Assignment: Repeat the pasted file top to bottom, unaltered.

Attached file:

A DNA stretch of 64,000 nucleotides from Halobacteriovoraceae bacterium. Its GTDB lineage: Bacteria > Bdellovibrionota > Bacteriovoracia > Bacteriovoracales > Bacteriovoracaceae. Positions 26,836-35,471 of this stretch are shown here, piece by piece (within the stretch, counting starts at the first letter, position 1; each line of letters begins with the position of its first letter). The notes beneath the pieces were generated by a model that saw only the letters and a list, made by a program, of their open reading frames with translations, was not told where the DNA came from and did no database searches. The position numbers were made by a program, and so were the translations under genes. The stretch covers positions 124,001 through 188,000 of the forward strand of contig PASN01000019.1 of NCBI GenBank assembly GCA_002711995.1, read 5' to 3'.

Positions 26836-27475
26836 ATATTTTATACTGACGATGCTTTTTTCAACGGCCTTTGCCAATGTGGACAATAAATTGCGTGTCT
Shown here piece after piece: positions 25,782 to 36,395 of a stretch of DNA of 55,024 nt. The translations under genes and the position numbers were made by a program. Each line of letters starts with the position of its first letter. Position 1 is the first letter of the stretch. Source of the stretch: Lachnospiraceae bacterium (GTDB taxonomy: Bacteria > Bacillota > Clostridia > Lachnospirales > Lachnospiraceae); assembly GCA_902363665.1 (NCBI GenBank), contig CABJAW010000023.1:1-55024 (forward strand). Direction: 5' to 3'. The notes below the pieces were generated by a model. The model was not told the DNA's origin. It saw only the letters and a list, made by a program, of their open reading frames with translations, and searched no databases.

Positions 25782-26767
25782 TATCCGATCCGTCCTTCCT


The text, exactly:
A DNA stretch of 64,000 nucleotides from Halobacteriovoraceae bacterium. Its GTDB lineage: Bacteria > Bdellovibrionota > Bacteriovoracia > Bacteriovoracales > Bacteriovoracaceae. Positions 26,836-35,471 of this stretch are shown here, piece by piece (within the stretch, counting starts at the first letter, position 1; each line of letters begins with the position of its first letter). The notes beneath the pieces were generated by a model that saw only the letters and a list, made by a program, of their open reading frames with translations, was not told where the DNA came from and did no database searches. The position numbers were made by a program, and so were the translations under genes. The stretch covers positions 124,001 through 188,000 of the forward strand of contig PASN01000019.1 of NCBI GenBank assembly GCA_002711995.1, read 5' to 3'.

Positions 26836-27475
26836 ATATTTTATACTGACGATGCTTTTTTCAACGGCCTTTGCCAATGTGGACAATAAATTGCGTGTCT
Shown here piece after piece: positions 25,782 to 36,395 of a stretch of DNA of 55,024 nt. The translations under genes and the position numbers were made by a program. Each line of letters starts with the position of its first letter. Position 1 is the first letter of the stretch. Source of the stretch: Lachnospiraceae bacterium (GTDB taxonomy: Bacteria > Bacillota > Clostridia > Lachnospirales > Lachnospiraceae); assembly GCA_902363665.1 (NCBI GenBank), contig CABJAW010000023.1:1-55024 (forward strand). Direction: 5' to 3'. The notes below the pieces were generated by a model. The model was not told the DNA's origin. It saw only the letters and a list, made by a program, of their open reading frames with translations, and searched no databases.

Positions 25782-26767
25782 TATCCGATCCGTCCTTCCT